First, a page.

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Paul_Mon
12-31-2002, 01:41 PM
I was recently given a Break Rak by its inventor Charlie Bond. Over at the AZ Billiards message board Charlie and I got into a spirited discussion over the merits of the Break Rak. Site unseen I told him my thoughts about the Break Rak. At the time I doubted that the Break Rak would be a useful tool in developing a consistent break. I also felt that the cost of a Break Rak was extremely high and that for my money I would rather pay someone to rack real balls for me. I told Charlie that I would never consider buying one without first trying it out. He graciously agreed to send me one free of charge to experiment with.

First of all you need to know that the Break Rak is a training aid that develops cue ball control when using a hard break. It will not give you any feedback as to how the balls spread. It sole purpose is to provide feedback on where the cue ball ends up after breaking a rack of 9 balls. To that end the Break Rak is a complete success, IMO. I can say with complete honesty that I have better cue ball control after using the Break Rak for one week. I used it about ½ hour the first time I set it up and again for about 20 minutes later that day. Each day since I’ve used it about 15 minutes per day.

The next day I brought it to the pool hall and it met with mixed reviews. The counter man and another player believed that it would benefit their breaking ability. Neither one of them or I think that anyone would rent it for use at the pool hall. Most pool players believe that they “know it all” and any invention of this kind is a gimmick. In my initial conversation with Charlie I called this product a gimmick too. My thinking now is that the Break Rak is indeed a gimmick, but not in a negative way.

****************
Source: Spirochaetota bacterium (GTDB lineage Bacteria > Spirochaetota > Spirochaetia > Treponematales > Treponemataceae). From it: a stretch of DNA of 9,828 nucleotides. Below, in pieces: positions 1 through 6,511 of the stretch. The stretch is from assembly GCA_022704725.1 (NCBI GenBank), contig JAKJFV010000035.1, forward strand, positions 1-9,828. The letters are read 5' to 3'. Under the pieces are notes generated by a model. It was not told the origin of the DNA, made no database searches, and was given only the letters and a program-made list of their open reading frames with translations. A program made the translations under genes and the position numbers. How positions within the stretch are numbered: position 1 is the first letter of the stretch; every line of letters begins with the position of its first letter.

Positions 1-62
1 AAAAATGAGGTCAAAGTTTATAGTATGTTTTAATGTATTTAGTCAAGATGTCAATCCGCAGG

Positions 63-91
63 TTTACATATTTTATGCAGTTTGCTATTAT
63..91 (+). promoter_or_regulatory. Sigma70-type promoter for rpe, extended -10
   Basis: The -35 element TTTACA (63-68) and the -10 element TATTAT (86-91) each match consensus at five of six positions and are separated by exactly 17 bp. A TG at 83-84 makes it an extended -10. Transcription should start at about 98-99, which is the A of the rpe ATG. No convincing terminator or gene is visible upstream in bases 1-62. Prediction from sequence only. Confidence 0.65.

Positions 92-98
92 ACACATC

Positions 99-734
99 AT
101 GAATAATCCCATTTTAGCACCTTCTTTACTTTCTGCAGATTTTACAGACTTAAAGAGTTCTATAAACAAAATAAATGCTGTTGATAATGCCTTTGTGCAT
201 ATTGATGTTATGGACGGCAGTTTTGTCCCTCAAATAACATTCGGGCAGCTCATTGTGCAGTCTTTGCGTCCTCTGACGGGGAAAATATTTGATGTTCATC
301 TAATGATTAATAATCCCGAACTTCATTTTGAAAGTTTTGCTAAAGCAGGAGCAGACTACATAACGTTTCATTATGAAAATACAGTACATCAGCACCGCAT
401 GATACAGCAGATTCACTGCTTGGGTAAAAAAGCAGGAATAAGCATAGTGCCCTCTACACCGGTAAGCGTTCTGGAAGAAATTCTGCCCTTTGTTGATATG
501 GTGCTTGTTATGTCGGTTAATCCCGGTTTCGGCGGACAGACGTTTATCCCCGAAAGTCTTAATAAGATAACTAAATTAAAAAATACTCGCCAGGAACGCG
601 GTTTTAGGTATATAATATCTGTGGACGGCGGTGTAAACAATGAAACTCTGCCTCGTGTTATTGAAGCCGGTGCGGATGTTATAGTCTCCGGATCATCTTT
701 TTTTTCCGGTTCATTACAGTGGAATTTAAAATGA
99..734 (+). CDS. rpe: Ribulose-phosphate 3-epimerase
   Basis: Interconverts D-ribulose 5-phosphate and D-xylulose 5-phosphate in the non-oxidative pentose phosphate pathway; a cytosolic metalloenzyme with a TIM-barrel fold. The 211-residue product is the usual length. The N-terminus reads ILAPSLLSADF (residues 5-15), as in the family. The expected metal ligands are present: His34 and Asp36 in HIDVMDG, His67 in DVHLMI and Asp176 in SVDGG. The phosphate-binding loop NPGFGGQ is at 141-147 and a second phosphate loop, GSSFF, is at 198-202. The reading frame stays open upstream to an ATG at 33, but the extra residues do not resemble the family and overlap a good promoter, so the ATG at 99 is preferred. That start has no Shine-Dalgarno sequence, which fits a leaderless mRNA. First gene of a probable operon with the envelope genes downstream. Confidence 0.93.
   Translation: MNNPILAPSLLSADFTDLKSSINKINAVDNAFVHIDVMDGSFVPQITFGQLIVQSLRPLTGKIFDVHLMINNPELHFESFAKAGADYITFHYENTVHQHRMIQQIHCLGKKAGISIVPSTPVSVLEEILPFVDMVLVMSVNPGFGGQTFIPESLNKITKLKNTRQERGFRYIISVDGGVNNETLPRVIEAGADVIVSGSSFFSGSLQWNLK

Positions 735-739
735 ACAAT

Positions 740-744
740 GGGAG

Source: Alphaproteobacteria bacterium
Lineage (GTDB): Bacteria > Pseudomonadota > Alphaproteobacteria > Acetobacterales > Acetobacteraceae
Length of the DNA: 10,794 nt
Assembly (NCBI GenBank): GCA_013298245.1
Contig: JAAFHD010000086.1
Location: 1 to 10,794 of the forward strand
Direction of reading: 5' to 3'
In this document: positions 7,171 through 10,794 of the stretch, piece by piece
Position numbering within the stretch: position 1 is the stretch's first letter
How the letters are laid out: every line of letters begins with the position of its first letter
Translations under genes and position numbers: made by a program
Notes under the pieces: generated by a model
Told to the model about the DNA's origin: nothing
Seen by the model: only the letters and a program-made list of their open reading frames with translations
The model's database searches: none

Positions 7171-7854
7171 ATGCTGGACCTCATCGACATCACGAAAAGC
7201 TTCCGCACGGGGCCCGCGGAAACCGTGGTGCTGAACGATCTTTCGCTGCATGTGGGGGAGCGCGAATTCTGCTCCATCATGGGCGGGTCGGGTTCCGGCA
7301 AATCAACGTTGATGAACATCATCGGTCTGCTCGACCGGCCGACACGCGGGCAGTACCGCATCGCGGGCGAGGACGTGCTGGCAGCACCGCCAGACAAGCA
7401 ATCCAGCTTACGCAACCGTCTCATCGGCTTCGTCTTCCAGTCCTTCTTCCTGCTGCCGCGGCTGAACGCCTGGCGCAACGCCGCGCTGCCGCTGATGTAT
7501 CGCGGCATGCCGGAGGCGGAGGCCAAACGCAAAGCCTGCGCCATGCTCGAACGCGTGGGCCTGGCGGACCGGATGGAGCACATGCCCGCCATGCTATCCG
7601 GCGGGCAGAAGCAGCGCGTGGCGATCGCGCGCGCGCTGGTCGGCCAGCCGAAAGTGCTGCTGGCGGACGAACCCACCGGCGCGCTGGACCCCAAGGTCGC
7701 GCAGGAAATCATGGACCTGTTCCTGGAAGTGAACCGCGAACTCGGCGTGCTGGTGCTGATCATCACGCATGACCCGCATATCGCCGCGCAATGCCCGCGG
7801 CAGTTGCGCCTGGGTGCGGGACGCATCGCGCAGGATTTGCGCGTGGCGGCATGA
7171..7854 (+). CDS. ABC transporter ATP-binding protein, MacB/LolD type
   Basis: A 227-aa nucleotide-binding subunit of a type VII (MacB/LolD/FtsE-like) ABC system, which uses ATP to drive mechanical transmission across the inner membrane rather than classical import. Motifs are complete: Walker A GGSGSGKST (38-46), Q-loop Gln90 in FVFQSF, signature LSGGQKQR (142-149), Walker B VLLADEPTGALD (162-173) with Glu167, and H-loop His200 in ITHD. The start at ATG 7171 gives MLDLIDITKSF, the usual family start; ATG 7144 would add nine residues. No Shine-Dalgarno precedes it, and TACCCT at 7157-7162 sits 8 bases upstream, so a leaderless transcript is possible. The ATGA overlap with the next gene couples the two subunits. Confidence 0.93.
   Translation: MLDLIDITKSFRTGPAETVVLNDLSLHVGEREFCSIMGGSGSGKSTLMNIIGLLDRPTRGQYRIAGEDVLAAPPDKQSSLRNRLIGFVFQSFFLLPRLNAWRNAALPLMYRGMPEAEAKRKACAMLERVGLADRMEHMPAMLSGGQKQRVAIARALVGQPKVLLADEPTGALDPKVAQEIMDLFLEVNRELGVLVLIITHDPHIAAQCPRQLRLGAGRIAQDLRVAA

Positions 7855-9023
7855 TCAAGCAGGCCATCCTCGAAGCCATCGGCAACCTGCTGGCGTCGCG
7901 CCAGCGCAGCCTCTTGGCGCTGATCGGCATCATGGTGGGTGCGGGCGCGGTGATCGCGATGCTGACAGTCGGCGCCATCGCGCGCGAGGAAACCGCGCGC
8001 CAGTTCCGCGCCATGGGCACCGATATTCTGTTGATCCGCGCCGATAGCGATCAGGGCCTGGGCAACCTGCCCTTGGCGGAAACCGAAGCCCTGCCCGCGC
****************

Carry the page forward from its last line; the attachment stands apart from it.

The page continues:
In today’s global marketplace we see new gimmicks all the time. Some of us buy them and love them others sit back and settle for the status quo. I own one of pools most expensive gimmicks the Predator 314 shaft. Golf is full of swing aids and training devices. Pool is long over due for a truly effective break training device and the Break Rak meets that need. It is now up to the marketplace to decide if the Break Rak is worth the price. I’ll not quote the retail price here as it may have changed since it was first introduced. Charlie will be in Valley Forge this March demonstrating and selling Break Rak’s.

In closing I want to acknowledge Charlie as a gentleman who proudly stood behind his product and its merits. I admire his ingenuity for a well-conceived product and wish him success with his business

Happy New Year to all

Paul Mon

Tom_In_Cincy
12-31-2002, 01:49 PM
Paul, what is the price?
Were there any problems at all?

Good write up.. did you have to send it back?

Harold Acosta
12-31-2002, 01:55 PM
Any website that promotes the product?

[b]<font color="blue">Billiards is a passionate sport for the mind and soul!</font color>
http://www.thebilliardstour.com/images/starscrash.gif

Rich R.
12-31-2002, 01:55 PM
Paul, please tell us, would you or did you buy it?

12-31-2002, 02:11 PM
paul, excellent review. thanks for taking the trouble to do it.

when i looked at a picture of the device it occured to me that the bungee cords could provide some excitment in the case of a miscue by sending the ball back at the shooter. i doubt you miscue much but...

does that happen???